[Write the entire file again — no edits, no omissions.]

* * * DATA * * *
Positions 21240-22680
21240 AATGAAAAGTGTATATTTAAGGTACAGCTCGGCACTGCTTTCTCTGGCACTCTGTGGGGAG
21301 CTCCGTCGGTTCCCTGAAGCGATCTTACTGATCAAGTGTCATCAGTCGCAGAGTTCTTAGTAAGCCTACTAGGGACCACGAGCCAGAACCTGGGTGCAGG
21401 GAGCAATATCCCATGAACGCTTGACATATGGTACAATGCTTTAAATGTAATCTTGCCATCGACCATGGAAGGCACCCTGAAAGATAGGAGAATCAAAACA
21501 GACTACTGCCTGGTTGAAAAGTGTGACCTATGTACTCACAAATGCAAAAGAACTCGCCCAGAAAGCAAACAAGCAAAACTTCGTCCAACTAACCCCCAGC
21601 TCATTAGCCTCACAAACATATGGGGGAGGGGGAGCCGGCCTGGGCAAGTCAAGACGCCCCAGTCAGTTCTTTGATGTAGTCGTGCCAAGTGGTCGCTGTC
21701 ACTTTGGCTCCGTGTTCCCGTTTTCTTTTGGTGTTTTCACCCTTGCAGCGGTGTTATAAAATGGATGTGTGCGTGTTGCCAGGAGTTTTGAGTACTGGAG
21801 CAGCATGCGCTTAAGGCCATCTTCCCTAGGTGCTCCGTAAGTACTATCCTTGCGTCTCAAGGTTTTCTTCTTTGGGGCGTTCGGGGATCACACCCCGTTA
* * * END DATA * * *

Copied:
Positions 21240-22680
21240 AATGAAAAGTGTATATTTAAGGTACAGCTCGGCACTGCTTTCTCTGGCACTCTGTGGGGAG
21301 CTCCGTCGGTTCCCTGAAGCGATCTTACTGATCAAGTGTCATCAGTCGCAGAGTTCTTAGTAAGCCTACTAGGGACCACGAGCCAGAACCTGGGTGCAGG
21401 GAGCAATATCCCATGAACGCTTGACATATGGTACAATGCTTTAAATGTAATCTTGCCATCGACCATGGAAGGCACCCTGAAAGATAGGAGAATCAAAACA
21501 GACTACTGCCTGGTTGAAAAGTGTGACCTATGTACTCACAAATGCAAAAGAACTCGCCCAGAAAGCAAACAAGCAAAACTTCGTCCAACTAACCCCCAGC
21601 TCATTAGCCTCACAAACATATGGGGGAGGGGGAGCCGGCCTGGGCAAGTCAAGACGCCCCAGTCAGTTCTTTGATGTAGTCGTGCCAAGTGGTCGCTGTC
21701 ACTTTGGCTCCGTGTTCCCGTTTTCTTTTGGTGTTTTCACCCTTGCAGCGGTGTTATAAAATGGATGTGTGCGTGTTGCCAGGAGTTTTGAGTACTGGAG
21801 CAGCATGCGCTTAAGGCCATCTTCCCTAGGTGCTCCGTAAGTACTATCCTTGCGTCTCAAGGTTTTCTTCTTTGGGGCGTTCGGGGATCACACCCCGTTA